During study term, we spent one morning at a daara in Thiès. Daaras are Koranic schools and have become a widespread part of community life since the arrival of Islam in the country. Originally part of village life, parents would send children, typically boys, to work in fields around the daaras in exchange for education. The practice continues today in large urban centers like Dakar and Thiès. Parents send children to a daara to receive an education. This education is guided by a teacher known as a marabout. While not all of the children live at the daara, many do and the marabout comes to serve as both spiritual guide and parent, taking responsibility for the boys’ education but also their health and physical well being. The term talibé refers generally to a student or follower, but is often used to refer specifically to these young boys, particularly those who are sent out by their marabout to beg in order to help support the daara. The views on talibés in Senegalese society are diverse and not everyone supports the practice. Among those who do support it, there are a range of views on the best way to manage a daara.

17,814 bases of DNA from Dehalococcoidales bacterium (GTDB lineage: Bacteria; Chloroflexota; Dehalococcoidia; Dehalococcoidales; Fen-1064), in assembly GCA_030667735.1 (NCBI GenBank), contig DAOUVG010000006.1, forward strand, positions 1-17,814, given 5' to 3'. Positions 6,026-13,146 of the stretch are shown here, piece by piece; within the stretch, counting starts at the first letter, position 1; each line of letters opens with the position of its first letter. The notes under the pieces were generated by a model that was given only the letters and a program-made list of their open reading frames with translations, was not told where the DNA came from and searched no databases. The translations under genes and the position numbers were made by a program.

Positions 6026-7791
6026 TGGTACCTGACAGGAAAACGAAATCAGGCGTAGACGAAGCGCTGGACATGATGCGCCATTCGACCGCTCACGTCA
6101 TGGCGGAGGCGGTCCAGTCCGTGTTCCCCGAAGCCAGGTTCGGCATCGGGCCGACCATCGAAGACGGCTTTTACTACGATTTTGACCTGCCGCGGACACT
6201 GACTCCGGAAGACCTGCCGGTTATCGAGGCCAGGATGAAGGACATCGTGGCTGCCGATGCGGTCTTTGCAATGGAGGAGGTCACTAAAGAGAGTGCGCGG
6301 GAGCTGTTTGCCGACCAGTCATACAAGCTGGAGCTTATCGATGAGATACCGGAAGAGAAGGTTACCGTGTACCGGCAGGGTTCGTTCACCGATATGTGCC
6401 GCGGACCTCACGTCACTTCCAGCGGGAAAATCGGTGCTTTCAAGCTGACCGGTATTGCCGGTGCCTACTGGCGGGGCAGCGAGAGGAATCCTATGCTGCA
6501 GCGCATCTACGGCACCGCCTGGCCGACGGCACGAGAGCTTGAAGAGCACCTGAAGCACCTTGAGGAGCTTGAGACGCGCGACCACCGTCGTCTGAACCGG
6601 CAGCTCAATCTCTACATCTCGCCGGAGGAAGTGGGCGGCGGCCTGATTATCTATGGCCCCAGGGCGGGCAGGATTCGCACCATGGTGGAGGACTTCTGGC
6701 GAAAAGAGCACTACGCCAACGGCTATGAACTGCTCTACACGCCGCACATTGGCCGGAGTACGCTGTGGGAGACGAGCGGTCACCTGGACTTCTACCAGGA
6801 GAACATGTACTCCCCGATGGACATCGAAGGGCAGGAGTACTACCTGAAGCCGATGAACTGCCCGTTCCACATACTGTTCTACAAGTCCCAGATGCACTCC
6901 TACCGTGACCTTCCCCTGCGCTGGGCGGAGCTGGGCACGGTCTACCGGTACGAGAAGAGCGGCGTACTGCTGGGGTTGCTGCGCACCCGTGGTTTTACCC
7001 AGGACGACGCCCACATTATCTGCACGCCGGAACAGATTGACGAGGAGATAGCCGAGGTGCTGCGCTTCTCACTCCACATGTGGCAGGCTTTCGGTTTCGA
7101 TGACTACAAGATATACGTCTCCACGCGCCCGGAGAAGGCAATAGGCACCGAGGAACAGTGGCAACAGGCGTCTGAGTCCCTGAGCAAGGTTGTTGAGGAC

We visited a daara in Thiès that does not send its boys out to beg, but consequently struggles to provide for them. We brought a breakfast of bread and milk. We provided some morning activities including paper airplane and paper crane construction, drawing, a variety of games from soccer and frisbee to ring-around-the-rosie and leap frog. At the end of the morning we sat and talked with the Marabout.